Is Clay Buchholz for real?

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If you had Clay Buchholz being the first pitcher to five wins, please collect your prize. The Red Sox hurler, now 28, has had a great start to the season as seems to be the case for a lot of pitchers on the Beantown roster. Buchholz struck out ten Astros last night and has yet to allow more than two runs in any start thus far in the season. He is looking like a new-and-improved pitcher, perhaps better than the one we saw finish sixth in AL Cy Young voting in 2010, when he posted a 2.33 ERA.

The most striking change for Buchholz has been his strikeout rate. He has traditionally hovered between 16-17 percent, which is a shade below the American League average. In his first 38 innings so far in 2013, it’s at 27 percent. Marc Normandin of Red Sox blog Over the Monster asks the obvious question: can we trust his strikeout rate? His research shows that Buchholz’s sudden improvement wouldn’t be unprecedented.

Since 1993, 17 pitchers — including Boston’s own Jon Lester — have seen their K/PA increase by at least eight percentage points from one year to the next, minimum 100 innings in each season. The quality of these pitchers themselves varies, but that’s not the key question with Buchholz: what’s important is that jumps in strikeout rate like the one he is currently experiencing do happen, even if they seem unbelievable at first glance.

Consider that, plus the fact that it’s been expected Buchholz would eventually evolve as a starter once he grew into his stuff — that whole fractured spine thing kind of interrupted his growth as a pitcher, though.

Though strikeout rate is one of the best predictors for a pitcher’s success, I have a hard time buying Buchholz in the 27 percent area. The only pitchers that wound up there last year were Max Scherzer and Yu Darvish. I would, however, buy an improvement that puts him in the 20 percent area, which is certainly something for Red Sox fans to get excited about nonetheless.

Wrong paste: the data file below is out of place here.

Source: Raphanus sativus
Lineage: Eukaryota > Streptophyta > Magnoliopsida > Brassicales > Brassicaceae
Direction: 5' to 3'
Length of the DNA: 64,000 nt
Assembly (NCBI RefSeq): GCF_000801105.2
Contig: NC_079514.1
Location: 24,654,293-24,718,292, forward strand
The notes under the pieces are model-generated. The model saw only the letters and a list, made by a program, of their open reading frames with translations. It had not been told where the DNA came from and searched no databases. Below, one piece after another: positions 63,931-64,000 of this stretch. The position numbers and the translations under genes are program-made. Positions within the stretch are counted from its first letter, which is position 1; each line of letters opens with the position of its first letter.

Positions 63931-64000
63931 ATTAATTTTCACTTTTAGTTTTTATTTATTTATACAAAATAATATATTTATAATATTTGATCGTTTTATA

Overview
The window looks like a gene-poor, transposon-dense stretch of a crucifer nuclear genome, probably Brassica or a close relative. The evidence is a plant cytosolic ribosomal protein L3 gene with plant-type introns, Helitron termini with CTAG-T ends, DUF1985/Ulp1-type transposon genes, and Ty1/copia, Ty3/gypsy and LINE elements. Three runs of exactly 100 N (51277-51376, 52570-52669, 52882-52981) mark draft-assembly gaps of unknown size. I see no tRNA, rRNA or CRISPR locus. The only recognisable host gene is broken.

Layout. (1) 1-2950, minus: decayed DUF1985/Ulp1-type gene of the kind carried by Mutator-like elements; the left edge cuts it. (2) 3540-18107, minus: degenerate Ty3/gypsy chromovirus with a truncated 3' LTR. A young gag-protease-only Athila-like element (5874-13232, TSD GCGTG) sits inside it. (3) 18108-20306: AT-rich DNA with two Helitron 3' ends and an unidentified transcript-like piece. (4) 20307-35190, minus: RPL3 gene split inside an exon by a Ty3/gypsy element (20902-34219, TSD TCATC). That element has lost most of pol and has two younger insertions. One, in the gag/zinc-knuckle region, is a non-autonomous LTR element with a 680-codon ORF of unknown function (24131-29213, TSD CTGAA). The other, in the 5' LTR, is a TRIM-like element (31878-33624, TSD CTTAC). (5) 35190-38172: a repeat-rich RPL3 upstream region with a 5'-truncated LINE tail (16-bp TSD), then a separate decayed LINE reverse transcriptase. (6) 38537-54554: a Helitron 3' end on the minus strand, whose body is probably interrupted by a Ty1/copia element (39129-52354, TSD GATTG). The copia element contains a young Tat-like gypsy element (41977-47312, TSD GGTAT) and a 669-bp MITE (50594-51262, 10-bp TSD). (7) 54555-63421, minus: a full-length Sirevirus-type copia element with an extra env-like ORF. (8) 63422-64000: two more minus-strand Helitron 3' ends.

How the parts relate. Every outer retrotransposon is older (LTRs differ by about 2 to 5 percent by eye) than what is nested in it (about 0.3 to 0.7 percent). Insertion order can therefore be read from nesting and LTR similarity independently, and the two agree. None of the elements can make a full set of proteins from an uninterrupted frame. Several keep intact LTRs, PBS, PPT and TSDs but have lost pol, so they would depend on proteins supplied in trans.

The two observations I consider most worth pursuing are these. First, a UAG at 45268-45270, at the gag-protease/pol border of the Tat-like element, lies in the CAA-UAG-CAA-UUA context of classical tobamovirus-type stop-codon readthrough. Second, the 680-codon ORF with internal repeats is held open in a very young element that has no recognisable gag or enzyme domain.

Rockies sign 30-year lease to stay in Coors Field

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Nick Groke of the Denver Post reports that the Rockies agreed to a $200 million, 30-year lease with the Metropolitan Baseball Stadium District, which is the state division that owns Coors Field. As part of the deal, the Rockies will lease and develop a plot of land south of the stadium, which will cost the team $125 million for 99 years.

As Groke points out, had the Rockies not reached a deal by Thursday, March 30, the lease would have rolled over for five more years.

Rockies owner Dick Monfort issued a statement, saying, “We are proud that Coors Field will continue to be a vital part of a vibrant city, drawing fans from near and far and making our Colorado residents proud.”

The Rockies moved into Coors Field in 1995. It is the National League’s third oldest stadium. In that span of time, the Rockies have made the playoffs three times, the last coming in 2009 when they lost in the NLDS to the Phillies. The Rockies were swept in the 2007 World Series by the Red Sox.

Ichiro wants to play until he’s 50

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Marlins outfielder Ichiro Suzuki is entering his 25th season as a professional baseball player and his 17th in the major leagues. The 43-year-old is potentially under contract through the 2018 season if the Marlins choose to pick up his club option.

Few players are able to continue their careers into their mid-40’s. No surprise, Suzuki is the oldest position player in baseball. Only Braves pitcher Bartolo Colon, is older, and only by 51 days. Suzuki, however, wants to play until he’s 50 years old, Clark Spencer of the Miami Herald reports.

“I’m not joking when I say it,” Suzuki said. He continued, “Nobody knows what the future holds. But the way I feel, how I’m thinking, I feel like nothing can stop me from doing it. When you retire from baseball, you have until the day you die to rest.”

When asked about what will happen when Suzuki finally does decide to retire, Suzuki responded, “I think I’ll just die.”

Last season, Suzuki showed he still has plenty left in the tank. He hit .291/.354/.376 with 21 extra-base hits, 48 runs scored, and 10 stolen bases in 365 plate appearances. If the Marlins’ outfielders stay healthy, Suzuki won’t be starting many games in 2017. He started in right field frequently during the second half last year, filling in for the injured Giancarlo Stanton.